For any survival skills to be ready for instant use, you have to practise them. Setting up radio communications is no different. You need to be prepared with the right equipment installed the right way and you need to be able to operate it competently when the time comes that you need it. Because in every country the law constrains your access to the useful radio frequencies so as to prevent interference with fire, police, ambulance, air, shipping and other radio users, you and your group have to choose whether to obtain a licence or limit yourself to licence-free frequencies. In either case, you are only prepared if you rehearse and practice the routine skills of using your radio on a regular basis.
Licence-free frequencies are very restricted and it will come as no surprise to learn that many of the most useful frequencies are precisely the ones that need a licence. Whilst some people ignore the law and go ahead without a licence, regular training and practice use of your radio equipment may attract the attention of the authorities and may also possibly disrupt legitimate communications or at the thoughtless extreme, endanger life. In the UK the only practical licence-free frequencies are CB radio, and PMR446, both of which will get discussed in detail in subsequent paragraphs.
Frequencies requiring a licence are just about all the others except for CB/PMR446. Most licences are commercial and since they cost money aren't likely to interest anyone looking into this on a personal basis. The non-commercial way is to get an Amateur Radio licence, which requires a certain amount of study and passing an examination. The simplest Amateur Radio licence takes about as much study as learning the Highway Code to pass a driving test, followed by a multiple-choice examination. Once you have the licence it's free to keep it for life with no further testing. Amateur Radio licences permit the use of specific allocations amongst all the interesting radio frequencies, but of course only when you have put in the time and effort to obtain a licence. Amateur licences have clauses which specifically mention emergency communications, though in practice the professional emergency services make no use of this. The volunteer St John's Ambulance does collaborate with some amateur groups in some circumstances, see "Raynet" below.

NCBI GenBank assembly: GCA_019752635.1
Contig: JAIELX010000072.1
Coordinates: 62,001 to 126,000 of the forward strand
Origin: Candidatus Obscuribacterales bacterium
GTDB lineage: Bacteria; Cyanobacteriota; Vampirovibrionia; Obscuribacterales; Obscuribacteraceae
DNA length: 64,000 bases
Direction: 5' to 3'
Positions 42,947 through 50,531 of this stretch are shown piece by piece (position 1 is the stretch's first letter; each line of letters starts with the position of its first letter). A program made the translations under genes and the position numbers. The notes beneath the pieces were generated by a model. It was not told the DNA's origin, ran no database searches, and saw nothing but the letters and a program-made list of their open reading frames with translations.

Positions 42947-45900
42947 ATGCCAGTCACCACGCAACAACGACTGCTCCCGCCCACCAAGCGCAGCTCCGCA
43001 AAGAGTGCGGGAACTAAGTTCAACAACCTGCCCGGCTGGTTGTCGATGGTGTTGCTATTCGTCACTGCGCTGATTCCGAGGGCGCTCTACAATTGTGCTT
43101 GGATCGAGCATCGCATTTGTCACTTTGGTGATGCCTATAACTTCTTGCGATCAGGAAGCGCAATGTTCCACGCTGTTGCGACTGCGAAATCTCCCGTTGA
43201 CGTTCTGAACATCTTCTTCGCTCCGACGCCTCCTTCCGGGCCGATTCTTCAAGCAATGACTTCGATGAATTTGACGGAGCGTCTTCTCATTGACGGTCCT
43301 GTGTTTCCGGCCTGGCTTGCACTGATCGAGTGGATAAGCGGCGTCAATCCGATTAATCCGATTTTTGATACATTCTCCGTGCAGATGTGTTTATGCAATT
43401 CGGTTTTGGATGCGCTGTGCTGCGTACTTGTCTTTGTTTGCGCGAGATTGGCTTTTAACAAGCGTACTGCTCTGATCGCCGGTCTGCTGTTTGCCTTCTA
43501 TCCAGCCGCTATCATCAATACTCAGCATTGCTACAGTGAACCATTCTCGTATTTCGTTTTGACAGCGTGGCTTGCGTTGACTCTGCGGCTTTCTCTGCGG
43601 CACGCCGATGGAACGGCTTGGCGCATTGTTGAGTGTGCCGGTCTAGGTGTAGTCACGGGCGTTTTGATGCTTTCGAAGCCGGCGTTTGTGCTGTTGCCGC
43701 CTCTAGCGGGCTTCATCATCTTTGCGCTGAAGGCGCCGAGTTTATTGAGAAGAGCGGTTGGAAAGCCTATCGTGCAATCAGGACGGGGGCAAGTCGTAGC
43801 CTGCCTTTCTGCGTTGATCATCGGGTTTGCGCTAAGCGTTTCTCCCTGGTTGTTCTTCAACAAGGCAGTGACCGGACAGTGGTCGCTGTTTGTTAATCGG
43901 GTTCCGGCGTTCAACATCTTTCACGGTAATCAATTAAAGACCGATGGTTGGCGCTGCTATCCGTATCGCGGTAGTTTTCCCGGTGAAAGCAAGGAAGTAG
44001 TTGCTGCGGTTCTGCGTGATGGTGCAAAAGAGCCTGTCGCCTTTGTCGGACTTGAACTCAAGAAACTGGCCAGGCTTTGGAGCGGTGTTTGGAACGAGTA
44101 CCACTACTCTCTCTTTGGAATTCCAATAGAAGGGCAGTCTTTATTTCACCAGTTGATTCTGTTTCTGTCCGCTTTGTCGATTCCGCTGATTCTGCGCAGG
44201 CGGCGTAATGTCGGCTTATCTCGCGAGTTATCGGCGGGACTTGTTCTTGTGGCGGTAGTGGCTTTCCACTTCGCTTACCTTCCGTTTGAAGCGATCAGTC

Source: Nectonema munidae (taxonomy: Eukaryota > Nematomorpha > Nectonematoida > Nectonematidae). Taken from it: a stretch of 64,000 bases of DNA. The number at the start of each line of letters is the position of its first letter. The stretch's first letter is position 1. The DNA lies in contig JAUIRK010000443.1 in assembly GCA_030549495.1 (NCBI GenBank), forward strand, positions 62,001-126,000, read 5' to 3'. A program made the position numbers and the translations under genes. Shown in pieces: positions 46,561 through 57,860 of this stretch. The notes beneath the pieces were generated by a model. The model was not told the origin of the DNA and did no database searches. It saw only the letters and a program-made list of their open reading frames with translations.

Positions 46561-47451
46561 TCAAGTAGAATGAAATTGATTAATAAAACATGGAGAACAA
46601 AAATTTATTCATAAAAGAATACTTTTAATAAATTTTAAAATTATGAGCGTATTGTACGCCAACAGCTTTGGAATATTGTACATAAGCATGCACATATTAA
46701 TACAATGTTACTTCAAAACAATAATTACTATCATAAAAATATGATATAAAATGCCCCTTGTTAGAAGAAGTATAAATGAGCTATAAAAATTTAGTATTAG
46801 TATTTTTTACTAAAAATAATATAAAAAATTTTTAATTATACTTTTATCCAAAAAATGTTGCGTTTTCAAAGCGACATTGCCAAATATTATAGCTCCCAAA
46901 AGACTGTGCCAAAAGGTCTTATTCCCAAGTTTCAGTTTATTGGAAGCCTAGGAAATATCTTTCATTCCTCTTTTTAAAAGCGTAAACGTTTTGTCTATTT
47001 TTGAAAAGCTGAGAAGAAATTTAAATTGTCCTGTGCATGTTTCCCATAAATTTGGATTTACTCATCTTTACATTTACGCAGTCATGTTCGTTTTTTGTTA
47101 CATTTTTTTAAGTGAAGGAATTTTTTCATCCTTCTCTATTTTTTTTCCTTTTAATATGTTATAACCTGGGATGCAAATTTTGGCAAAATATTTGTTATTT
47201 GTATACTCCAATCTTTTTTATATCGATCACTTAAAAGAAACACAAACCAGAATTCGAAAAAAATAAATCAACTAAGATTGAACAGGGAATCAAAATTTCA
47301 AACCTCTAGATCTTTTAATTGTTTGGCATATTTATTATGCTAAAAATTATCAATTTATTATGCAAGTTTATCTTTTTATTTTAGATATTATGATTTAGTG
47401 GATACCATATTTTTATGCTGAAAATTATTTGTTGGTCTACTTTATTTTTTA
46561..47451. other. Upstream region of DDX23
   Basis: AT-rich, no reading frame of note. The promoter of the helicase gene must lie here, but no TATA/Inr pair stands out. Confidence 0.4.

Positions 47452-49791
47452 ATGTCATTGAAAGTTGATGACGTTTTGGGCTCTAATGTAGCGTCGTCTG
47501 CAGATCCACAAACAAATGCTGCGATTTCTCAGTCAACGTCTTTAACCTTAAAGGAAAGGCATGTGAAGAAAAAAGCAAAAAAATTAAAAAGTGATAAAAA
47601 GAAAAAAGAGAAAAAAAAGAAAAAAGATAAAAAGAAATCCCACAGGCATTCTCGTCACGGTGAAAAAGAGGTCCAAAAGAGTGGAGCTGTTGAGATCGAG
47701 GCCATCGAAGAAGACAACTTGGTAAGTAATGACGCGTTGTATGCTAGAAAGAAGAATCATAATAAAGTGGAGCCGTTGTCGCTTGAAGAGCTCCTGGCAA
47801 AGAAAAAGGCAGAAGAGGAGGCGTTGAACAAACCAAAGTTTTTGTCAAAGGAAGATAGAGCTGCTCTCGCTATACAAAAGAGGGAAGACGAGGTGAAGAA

All of the practical options have features and limitations which have to be borne in mind:
- Unlike using a cellphone you get one-way communication only, i.e. one of you speaks while the other(s) listen, then you have to listen while the other speaks and you can't interrupt or break in.
- Anyone with a suitable radio receiver may be listening to what you say, there is no privacy
- Whilst you may use radio for one-to-one communication its more common to have a group of people all communicating in what's called a net. One talks, the others listen and the person who finishes talking then hands over to the next person due to speak. Occasionally there will be a designated net controller who decides who should speak next